If you happened to spot a swarm of police officers surrounding The Early Show's Mark McEwen recently, it wasn't because anyone was in trouble. They were probably just trying to get a closer look at the baby in his arms.
"Look at that face! Look at her. Look at that face! Look at that face!" exclaimed Mark McEwen, adding, "Great hair, too."
The baby was Emily Mendoza, who has changed many lives in the space of just a month, and the officers all had a hand in saving her life.
Normally, Joseph Occhipinti, executive director of the National Police Defense Foundation, focuses on informing parents about how fingerprinting can help police locate missing children. But when Emily Mendoza came into his life, all that changed.
Manning a booth at a recent police exhibit in at New York's Jacob Javits Center, Occhipinti was approached by Dr. Norma Otero, who began to cry as she told him of Emily, her 2-1/2-month-old grandchild in Ecuador. Emily was suffering from a heart condition that was inoperable in Ecuador. But, in the U.S., surgery could be performed that would save the baby's life.
"When I heard this story, I just had to get involved," says Occhipinti. "It was close to the holidays and just the kind of story that breaks your heart."
The retired police officer rounded up support within the National Police Defense Foundation (NPDF) and eventually joined forces with the Gift of Life Program to bring Baby Emily to the U.S.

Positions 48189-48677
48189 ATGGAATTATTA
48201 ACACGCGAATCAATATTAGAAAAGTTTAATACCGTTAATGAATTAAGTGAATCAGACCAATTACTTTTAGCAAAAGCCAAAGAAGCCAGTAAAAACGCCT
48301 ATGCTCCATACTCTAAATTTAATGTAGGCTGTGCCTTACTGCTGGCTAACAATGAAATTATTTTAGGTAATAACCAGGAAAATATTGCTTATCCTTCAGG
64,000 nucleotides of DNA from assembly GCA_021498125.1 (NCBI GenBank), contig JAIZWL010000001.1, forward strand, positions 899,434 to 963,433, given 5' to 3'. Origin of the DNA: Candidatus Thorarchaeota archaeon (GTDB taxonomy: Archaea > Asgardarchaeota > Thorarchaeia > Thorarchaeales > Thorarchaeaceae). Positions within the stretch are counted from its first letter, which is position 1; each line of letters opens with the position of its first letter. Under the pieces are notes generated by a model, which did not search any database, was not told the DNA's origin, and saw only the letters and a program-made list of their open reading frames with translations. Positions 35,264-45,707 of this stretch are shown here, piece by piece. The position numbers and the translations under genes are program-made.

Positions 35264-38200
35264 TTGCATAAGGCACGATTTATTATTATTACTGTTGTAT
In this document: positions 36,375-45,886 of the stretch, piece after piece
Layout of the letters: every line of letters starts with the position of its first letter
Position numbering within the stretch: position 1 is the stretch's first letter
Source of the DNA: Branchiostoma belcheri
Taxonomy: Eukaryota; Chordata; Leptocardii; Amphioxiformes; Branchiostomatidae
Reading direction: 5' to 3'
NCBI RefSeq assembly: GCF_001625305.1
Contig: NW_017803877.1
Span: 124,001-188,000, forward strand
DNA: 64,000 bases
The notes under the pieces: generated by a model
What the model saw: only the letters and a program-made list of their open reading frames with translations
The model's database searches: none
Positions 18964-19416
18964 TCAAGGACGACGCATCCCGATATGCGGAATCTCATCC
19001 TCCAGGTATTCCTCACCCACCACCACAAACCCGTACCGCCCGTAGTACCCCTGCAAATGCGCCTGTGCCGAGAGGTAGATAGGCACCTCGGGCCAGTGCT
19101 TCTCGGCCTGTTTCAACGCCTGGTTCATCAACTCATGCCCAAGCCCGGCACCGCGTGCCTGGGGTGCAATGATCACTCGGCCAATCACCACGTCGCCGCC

To facilitate Emily's journey, Occhipinti and NPDF president Jack Holder actually flew to Ecuador to help cut through the red tape involved in securing special visas.
Baby Emily Mendoza received her much-needed heart surgery on Dec. 22 at St. Francis Heart Center Hospital and is expected to fully recover. As a matter of fact, she and her mother, Evelin Mendoza, are preparing for their return to Ecuador. And when they do, Joseph Occhipinti will join them to receive the key to the city of Guayaquil from the town's mayor.
Occhipinti and his colleagues also will be picking up something else: another child in need of special surgery.
The National Police Defense Foundation doesn't just fingerprint children anymore.
A fund has been set up to assist the family as Emily recovers. For more information, call the National Police Defense Foundation at 1-877-325-5437.